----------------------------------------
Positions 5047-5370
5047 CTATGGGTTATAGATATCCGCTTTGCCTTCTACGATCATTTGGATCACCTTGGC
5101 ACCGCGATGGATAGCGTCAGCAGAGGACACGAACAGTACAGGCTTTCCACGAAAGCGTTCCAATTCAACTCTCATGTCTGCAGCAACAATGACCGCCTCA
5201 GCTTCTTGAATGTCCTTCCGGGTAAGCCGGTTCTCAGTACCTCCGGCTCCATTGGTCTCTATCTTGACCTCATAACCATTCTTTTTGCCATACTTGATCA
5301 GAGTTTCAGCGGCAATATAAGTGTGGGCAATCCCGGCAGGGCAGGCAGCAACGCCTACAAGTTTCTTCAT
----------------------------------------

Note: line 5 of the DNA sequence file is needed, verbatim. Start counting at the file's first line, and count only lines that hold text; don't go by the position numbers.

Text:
5301 GAGTTTCAGCGGCAATATAAGTGTGGGCAATCCCGGCAGGGCAGGCAGCAACGCCTACAAGTTTCTTCAT